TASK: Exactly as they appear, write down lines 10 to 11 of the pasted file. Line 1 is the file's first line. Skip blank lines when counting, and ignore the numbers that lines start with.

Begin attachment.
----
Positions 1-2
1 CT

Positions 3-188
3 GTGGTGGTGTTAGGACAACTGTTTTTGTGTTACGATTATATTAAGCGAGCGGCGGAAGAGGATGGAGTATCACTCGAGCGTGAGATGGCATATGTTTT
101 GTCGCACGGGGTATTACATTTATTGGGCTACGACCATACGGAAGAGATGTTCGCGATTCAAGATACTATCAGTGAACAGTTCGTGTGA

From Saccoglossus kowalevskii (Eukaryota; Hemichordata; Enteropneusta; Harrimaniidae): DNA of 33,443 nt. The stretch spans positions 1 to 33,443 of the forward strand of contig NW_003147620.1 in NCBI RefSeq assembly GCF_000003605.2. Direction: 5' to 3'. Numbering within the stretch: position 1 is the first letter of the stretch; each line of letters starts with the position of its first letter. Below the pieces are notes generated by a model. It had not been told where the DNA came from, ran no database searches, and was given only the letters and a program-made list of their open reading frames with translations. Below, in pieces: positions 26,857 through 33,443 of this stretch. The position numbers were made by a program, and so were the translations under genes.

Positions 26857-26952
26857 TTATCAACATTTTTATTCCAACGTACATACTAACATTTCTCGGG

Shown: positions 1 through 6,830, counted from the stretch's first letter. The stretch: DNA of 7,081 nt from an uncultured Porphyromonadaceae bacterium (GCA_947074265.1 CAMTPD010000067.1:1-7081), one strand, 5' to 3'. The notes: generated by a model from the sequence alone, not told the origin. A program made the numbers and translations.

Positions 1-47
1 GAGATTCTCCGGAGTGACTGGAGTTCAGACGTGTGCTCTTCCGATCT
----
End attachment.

Positions 1-47
1 GAGATTCTCCGGAGTGACTGGAGTTCAGACGTGTGCTCTTCCGATCT